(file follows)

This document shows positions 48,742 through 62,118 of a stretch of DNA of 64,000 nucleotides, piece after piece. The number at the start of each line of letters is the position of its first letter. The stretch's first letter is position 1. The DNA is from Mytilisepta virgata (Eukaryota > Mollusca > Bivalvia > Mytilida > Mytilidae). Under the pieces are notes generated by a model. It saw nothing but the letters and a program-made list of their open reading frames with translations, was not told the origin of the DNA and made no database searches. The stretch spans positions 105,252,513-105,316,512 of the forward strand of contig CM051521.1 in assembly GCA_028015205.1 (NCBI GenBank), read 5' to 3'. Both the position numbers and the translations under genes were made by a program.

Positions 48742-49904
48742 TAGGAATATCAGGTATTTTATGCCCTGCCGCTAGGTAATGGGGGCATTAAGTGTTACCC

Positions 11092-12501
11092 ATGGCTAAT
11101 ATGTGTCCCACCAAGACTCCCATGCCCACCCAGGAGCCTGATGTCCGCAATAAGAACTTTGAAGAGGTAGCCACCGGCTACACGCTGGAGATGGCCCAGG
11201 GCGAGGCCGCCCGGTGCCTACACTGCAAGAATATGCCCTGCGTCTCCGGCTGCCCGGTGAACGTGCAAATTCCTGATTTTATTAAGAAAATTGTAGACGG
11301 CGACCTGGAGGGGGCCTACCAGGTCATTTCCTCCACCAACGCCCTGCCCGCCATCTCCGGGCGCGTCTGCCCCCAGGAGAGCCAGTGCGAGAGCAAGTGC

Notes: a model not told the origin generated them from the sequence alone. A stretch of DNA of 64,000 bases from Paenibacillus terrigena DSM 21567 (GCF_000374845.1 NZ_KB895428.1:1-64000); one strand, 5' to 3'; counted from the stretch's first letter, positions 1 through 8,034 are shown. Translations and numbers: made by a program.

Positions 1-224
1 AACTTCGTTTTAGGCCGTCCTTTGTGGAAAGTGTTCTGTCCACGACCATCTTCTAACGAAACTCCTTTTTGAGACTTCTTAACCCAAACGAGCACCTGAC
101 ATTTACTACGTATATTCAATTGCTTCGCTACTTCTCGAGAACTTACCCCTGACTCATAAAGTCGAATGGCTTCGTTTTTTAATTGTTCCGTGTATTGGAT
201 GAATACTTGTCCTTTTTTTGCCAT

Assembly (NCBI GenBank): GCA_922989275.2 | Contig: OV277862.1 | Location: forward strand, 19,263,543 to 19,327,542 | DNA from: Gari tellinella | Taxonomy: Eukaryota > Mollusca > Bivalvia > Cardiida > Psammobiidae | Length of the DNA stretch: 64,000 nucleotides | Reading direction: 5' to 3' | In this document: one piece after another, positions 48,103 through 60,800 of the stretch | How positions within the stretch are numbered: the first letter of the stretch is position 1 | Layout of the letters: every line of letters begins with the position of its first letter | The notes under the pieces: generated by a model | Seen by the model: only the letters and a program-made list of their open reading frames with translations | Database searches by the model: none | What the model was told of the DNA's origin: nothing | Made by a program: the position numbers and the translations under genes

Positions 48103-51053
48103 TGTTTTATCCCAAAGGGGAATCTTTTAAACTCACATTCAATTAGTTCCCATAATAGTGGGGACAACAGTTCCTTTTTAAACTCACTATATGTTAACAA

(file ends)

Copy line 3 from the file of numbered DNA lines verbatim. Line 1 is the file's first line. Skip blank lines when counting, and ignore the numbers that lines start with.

48742 TAGGAATATCAGGTATTTTATGCCCTGCCGCTAGGTAATGGGGGCATTAAGTGTTACCC